Index Computed Columns to Help Performance

A great way to improve performance without having to make any application changes is to add a computed column and index it.

This can be demonstrated with the help of an example, create a session log table and insert some data


SET ANSI_NULLS ON;
 SET QUOTED_IDENTIFIER ON;
 SET ANSI_PADDING ON;
 SET NOCOUNT ON;

IF EXISTS ( SELECT 1
 FROM sys.tables
 WHERE [object_id] = OBJECT_ID(N'dbo.SessionLog') )
 BEGIN;
 DROP TABLE dbo.SessionLog;
 END;

CREATE TABLE dbo.SessionLog
 (
 SessionID INT IDENTITY(1, 1)
 NOT NULL ,
 SessionStart DATETIME NOT NULL ,
 SessionEnd DATETIME NOT NULL ,
 CONSTRAINT CK_SessionLog_SessionStart_SessionEnd CHECK ( SessionEnd >= SessionStart )
 );

ALTER TABLE dbo.SessionLog ADD CONSTRAINT pkSessionLog PRIMARY KEY CLUSTERED (SessionID) WITH FILLFACTOR = 100;
 GO

INSERT INTO dbo.SessionLog
 ( SessionStart ,
 SessionEnd
 )
 SELECT DATEADD(MINUTE, ABS(CHECKSUM(NEWID())) % 721,
 CAST(CAST(CURRENT_TIMESTAMP AS DATE) AS DATETIME)) ,
 DATEADD(MINUTE, 720 + ( ABS(CHECKSUM(NEWID())) % 721 ),
 CAST(CAST(CURRENT_TIMESTAMP AS DATE) AS DATETIME))
 FROM dbo.Numbers;

A query for sessions lasting under 60 minutes


SET STATISTICS IO ON; SELECT SessionID, SessionStart, SessionEnd
FROM dbo.SessionLog
WHERE DATEDIFF(MINUTE,SessionStart, SessionEnd) < 60;

results in the following query plan

Index computed column index scan.JPG

However, if we add a computed column and index it like so


ALTER TABLE dbo.SessionLog ADD Duration AS DATEDIFF(MINUTE,SessionStart, SessionEnd);
CREATE NONCLUSTERED INDEX IX_SessionLog_Duration ON dbo.SessionLog(Duration) INCLUDE(SessionStart, SessionEnd);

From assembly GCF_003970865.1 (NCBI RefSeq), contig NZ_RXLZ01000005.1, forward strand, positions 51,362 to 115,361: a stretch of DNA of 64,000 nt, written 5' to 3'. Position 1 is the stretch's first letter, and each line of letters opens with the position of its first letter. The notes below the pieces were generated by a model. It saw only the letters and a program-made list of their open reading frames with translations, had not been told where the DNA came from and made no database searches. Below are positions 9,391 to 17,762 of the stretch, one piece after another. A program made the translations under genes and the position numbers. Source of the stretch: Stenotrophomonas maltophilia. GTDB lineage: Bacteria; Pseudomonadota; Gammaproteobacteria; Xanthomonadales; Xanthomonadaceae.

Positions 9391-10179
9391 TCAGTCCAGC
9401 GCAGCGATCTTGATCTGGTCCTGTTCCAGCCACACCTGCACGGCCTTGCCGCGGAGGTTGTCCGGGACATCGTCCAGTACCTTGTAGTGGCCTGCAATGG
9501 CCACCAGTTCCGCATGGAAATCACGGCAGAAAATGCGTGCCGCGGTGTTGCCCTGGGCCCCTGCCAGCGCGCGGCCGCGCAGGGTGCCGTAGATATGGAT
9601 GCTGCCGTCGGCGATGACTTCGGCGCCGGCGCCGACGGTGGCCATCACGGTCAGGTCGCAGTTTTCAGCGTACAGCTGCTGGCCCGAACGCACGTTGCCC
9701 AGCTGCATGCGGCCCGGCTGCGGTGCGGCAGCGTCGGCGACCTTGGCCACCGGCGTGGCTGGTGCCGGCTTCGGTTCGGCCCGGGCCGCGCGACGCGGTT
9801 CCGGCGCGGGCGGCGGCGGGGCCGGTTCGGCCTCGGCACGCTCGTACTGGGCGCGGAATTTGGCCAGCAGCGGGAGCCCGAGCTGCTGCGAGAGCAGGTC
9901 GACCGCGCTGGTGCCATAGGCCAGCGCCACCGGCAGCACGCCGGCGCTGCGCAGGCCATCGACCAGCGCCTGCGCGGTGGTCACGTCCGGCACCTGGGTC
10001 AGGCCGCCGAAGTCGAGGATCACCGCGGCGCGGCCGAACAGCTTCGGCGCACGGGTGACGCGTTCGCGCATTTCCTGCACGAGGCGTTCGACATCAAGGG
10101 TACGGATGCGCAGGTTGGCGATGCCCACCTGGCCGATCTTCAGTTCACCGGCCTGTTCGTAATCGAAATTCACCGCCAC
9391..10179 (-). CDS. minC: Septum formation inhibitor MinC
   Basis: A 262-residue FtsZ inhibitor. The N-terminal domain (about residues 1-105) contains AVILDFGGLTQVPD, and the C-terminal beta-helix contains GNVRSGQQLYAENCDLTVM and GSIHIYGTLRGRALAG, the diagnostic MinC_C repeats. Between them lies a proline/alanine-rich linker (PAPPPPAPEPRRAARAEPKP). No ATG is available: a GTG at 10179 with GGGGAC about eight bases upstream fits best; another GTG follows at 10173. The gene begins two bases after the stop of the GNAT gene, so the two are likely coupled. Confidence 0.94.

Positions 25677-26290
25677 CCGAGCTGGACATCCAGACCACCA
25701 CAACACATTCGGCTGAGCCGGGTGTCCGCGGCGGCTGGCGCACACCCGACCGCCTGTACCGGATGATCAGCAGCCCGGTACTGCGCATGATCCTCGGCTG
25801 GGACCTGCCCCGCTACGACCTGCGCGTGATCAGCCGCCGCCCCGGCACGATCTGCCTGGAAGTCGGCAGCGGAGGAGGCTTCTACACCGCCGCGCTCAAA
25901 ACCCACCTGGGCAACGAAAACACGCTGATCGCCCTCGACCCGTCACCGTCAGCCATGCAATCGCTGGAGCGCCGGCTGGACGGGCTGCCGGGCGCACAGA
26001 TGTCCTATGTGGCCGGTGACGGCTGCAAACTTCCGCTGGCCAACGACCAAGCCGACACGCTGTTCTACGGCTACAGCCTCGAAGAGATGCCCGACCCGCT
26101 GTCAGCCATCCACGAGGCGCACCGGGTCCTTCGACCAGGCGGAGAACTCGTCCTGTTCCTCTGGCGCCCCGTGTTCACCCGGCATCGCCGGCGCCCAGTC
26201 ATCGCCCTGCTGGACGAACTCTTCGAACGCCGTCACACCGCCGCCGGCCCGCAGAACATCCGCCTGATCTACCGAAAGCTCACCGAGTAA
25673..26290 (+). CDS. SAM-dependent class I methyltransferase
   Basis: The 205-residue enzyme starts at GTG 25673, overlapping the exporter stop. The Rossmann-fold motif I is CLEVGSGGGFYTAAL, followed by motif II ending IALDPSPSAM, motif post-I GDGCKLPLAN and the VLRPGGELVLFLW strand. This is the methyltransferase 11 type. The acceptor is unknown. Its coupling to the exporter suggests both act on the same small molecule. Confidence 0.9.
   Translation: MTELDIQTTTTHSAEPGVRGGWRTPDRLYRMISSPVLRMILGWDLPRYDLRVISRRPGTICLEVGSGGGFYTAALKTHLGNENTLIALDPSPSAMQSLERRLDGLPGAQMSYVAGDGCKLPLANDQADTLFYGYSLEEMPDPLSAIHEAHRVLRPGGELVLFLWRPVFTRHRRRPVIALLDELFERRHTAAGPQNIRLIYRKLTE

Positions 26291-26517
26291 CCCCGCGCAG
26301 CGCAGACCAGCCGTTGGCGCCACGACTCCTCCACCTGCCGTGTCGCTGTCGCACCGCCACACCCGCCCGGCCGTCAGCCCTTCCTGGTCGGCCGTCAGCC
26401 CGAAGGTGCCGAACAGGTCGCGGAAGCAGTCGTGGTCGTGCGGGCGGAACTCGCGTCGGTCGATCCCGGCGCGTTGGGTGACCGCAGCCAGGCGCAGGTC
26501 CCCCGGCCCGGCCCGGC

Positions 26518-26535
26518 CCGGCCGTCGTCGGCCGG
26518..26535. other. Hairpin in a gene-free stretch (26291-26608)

The scan is replaced by a seek

Index computed column index seek.JPG

And logical reads reduced from 237 to 2.

This is with no change to the query. Both query plans result from running the same query where the computed column Duration is not referenced explicitly


SET STATISTICS IO ON; SELECT SessionID, SessionStart, SessionEnd
FROM dbo.SessionLog
WHERE DATEDIFF(MINUTE,SessionStart, SessionEnd) < 60;

The query optimizer just knows that our where clause predicate matches the computed column definition and uses the index. This means we can potentially vastly improve performance with no application code changes required.

There are some gotchas you have to be careful with

  • SELECT * FROM dbo.SessionLog with now bring back the additional Duration column potentially breaking front end code. This is the reason you should never use SELECT * and always specify an explicit column list.
  • 6 set options must be set correctly when performing the following actions see the Indexes on Computed Columns MSDN article.
    • Creating the index on the computed column
    • Performing any DML (INSERT/UPDATE/DELETE) on the table.
    • If you want the index on the computed column to be used when performing selects.
  • NUMERIC_ROUNDABORT | OFF
  • ANSI_NULLS | ON
  • ANSI_PADDING | ON
  • ANSI_WARNINGS | ON
  • ARITHABORT | ON
  • CONCAT_NULL_YIELDS_NULL | ON
  • QUOTED_IDENTIFIER | ON

Here are some examples of errors

Create the index with SET QUOTED_IDENTIFIER OFF;

Msg 1934, Level 16, State 1, Line 40
CREATE INDEX failed because the following SET options have incorrect settings: ‘QUOTED_IDENTIFIER’.

Delete data with SET QUOTED_IDENTIFIER OFF;

Msg 1934, Level 16, State 1, Line 43
DELETE failed because the following SET options have incorrect settings: ‘QUOTED_IDENTIFIER’.

Perform the same select that can make use of the index but the SET ANSI_PADDING OFF, this causes the query plan to revert to using an index scan i.e. the index on the computed column is now ignored.

Index computed column index scan

The important point here is that you could break existing code by adding an index on a computed column if all connections don’t have the correct set options specified as required.

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